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Navigating Tough Talks

Written by Chuck Olson

September 2014 – The tension in his voice was undeniable. His halting words spoke volumes. Brian’s working relationship with his boss was broken. Badly. A candid conversation was overdue, but he wasn’t sure where to start.

Been there?

Whether it’s with your direct report or your boss, tough talks are part of the terrain every leader must travel.

One of the hats I wear day-to-day is leadership coach, and in that role one of the most predictable themes that I address with clients is how to navigate difficult conversations. Both the WHY and the HOW.

Of all that could be said on this crucial topic, I’d like to call out four of my own MVLs –most valuable learnings—for your consideration.

Check the heart. When a tough talk is stamped PAST DUE, the temptation is to focus on yourself and ‘get it off your chest’. Not a good idea. Every successful conversation of this nature starts with a rehearsal of your motivation. Have I owned my part in the broken partnership? Are my reasons for initiating this conversation motivated by my commitment to the person’s best interests?

Create the context. Tough talks should never feel like a blindside. Preset the encounter: “Jerry, I’m glad that we can meet tomorrow. Beyond the normal things for us to catch up on, I have some important thoughts for us to discuss.” Once in the meeting, create a mental mindset of being seated side-by-side (a partnership posture) instead of being seated across from each other (a confrontational posture). William Ury in his practical book Getting Past No captures this well when he says “…turn face-to-face confrontation into side-by-side problem-solving.” In the presence and under the guidance of God Himself, you are working TOGETHER to figure out a shared concern.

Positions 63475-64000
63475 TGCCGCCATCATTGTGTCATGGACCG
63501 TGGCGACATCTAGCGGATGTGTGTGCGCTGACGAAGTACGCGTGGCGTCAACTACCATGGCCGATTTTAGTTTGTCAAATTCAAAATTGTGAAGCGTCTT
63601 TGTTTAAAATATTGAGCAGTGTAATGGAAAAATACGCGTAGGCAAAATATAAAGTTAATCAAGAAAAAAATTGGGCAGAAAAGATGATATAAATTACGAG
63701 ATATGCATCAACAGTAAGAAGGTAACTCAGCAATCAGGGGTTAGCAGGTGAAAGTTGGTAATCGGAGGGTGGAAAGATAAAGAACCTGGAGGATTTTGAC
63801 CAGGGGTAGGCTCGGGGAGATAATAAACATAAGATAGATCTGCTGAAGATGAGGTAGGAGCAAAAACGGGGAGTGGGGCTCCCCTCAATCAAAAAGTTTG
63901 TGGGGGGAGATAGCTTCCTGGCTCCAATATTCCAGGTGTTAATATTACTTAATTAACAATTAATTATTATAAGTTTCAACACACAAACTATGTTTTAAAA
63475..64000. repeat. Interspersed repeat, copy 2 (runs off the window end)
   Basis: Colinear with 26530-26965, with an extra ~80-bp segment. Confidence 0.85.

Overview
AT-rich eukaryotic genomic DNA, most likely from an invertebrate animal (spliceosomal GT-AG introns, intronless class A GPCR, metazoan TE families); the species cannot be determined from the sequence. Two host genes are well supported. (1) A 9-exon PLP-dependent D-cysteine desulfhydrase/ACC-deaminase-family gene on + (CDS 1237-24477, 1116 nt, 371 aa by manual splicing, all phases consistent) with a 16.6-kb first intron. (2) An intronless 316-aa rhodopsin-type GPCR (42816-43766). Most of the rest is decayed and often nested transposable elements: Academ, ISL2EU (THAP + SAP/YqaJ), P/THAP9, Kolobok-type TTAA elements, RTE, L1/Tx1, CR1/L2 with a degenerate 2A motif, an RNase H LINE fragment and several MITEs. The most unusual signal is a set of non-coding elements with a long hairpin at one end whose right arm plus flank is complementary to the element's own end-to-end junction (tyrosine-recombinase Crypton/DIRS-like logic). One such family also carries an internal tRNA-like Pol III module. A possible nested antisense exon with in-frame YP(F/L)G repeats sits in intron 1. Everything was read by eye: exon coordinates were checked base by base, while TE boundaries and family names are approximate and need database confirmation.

Frame the conversation. Just like a painting is enhanced by its frame, so a tough talk is positioned for success by how it is set up. The optimum way to do this is to move yourself from a posture of certainty to a posture of curiosity. It is risky to presume that you have a full perspective on the matter at hand. Start with questions, not pronouncements. Invite the person into the conversation. “I think we have different understandings about how to bring out the best in our team. I’d like to hear your thoughts on this.” Mutual understanding is the foundation upon which shared solutions are built.

Recap the conversation. When it comes to tough talks, the practice of utilizing a post-meeting recap email is the leader’s best friend. It allows you to create both a memorial and a momentum to the time. Something like this. “Steve, thanks for our time yesterday. Really appreciated both your openness and resourcefulness to our discussion. I was able to gain a greater understanding about how you approach the development of your team members, and I appreciated the chance to share my perspectives. From our conversation, we agreed that going forward you would start your weekly meetings with your direct reports with some specific items of affirmation—to build on their successes. I believe this will make a big difference in both their morale and contribution to this important project. I look forward to hearing how this goes when we meet next.”

Ultimately, taking on tough talks is a matter of courage. Courage to do the right thing. And to do it in the right way.

 

What has been one of your key learnings in navigating tough talks?

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Chuck

Chuck Olson

Serving as a pastor and leadership coach for over forty years, Chuck has a track record of building into the lives of both ministry and marketplace leaders. As founder and president of Lead With Your Life, he is passionate about empowering Kingdom leaders to lead from the inside out.

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